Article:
ACTED reached affected drought communities with cash vouchers to help meet their
essential needs

The Start Fund received the alert for this crisis in early June and was swiftly activated disbursing funds to ACTED and Action Aid.With a longstanding presence in the country in the arid and semi-arid areas, ACTED was able to respond quickly to support drought-affected families. The organisation was able to provide 3,000 households with cash, which enabled them to purchase essential food items.  

Read more about the response here:

Acting before a drought in Nicaragua 

A weak El Niño phenomenon developing since February 2019, affected several Central American counties across the Dry Corridor. Below-average rainfall, combined with decreasing water availability and food insecurity, prompted some negative-coping mechanisms to be utilised by vulnerable populations across Nicaragua, where close to 70% of the total population depend on agriculture for their livelihoods.

A delay in rainfall in 2018 led to the loss of up to 70% of first harvest crops, with excessive rainfall in the 2018 Postrera* period then destroying crops further. The forecasted information pointed to a likelihood of the situation worsening, with the political-economic context identified as potential aggravating stressors.

The Start Fund was activated awarding Save the Children Nicaragua to work with the communities in mitigating the effects of the impending drought. On analysing the response activities and learning exchange notes Start Network's Senior MEAL Advisor, David Burt, highlights the key success of acting ahead of the drought:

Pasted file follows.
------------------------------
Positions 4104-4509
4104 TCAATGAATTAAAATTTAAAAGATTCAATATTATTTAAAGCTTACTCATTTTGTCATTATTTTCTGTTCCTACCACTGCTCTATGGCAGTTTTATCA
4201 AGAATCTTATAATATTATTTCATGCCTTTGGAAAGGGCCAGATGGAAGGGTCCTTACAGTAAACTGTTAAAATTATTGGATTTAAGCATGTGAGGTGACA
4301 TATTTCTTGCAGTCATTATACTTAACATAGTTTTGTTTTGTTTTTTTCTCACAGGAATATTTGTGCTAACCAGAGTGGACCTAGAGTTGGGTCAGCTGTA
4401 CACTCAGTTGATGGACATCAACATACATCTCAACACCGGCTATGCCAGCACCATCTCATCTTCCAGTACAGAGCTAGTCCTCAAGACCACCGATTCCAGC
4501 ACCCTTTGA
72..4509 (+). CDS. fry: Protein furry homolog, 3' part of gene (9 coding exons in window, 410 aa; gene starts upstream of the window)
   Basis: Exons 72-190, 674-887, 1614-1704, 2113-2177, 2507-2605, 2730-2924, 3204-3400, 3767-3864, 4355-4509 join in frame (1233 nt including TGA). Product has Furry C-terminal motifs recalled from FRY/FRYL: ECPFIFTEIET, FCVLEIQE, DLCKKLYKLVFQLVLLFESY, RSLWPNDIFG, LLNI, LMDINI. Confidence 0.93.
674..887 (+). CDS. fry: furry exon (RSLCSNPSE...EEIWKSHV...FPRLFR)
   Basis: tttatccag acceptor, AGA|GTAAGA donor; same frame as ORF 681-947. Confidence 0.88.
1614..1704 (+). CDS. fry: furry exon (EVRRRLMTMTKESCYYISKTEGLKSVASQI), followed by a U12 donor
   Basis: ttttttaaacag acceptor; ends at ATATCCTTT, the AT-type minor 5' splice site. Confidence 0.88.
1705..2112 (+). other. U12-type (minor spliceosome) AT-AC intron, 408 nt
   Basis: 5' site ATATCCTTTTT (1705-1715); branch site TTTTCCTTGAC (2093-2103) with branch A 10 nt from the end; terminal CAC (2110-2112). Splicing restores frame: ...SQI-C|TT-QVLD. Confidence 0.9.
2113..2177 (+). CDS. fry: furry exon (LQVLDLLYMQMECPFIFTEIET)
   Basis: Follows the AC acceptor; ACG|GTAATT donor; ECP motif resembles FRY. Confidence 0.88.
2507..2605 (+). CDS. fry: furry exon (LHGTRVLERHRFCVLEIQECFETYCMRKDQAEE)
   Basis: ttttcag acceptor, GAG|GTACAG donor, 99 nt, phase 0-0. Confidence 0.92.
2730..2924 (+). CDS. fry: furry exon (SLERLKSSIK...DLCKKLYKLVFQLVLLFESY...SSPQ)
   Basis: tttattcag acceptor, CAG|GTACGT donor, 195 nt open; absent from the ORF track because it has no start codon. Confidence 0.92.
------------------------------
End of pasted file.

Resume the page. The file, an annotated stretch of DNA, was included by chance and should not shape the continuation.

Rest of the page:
During this Start Fund project it was possible to:

  1. Obtain updated information on the nutritional status of children under 5 years of age from the seven intervention municipalities in the Departments of León, Matagalpa and Nueva Segovia.
  2. Of the 1000 families selected, 95% had high prevalence of children with Acute Malnutrition and the remaining 5% were single mothers-headed-households.
  3. In the week of August 18th to 24th, in collaboration with the Nicaraguan Ministry of Health, 1000 vouchers for food were delivered in each of the 7 intervention municipalities
  4. During this period, monthly infant weighing sessions were held in each community and community health workers also conducted counselling with mothers and other caregivers.
  5. Some 45 children with Severe Acute Malnutrition were referred to health units for medical assistance
  6. In addition to food voucher distributions, activities were carried out at the distribution sites for the promotion of care and safeguarding actions for children and adolescents in the communities, focused on preventing the sexual abuse and exploitation of children and adolescents.
  7. A promotional campaign was conducted by 5 local radio stations to disseminate messages for changes in health and nutrition behaviour based on the community strategy of PROCOSAN[1]

Read more about the Start Fund

[1] PROCOSAN is a government programme focused on nutrition

* The end of August to middle of November planting season

Keep reading:

Start Fund

  • by Milli Cooper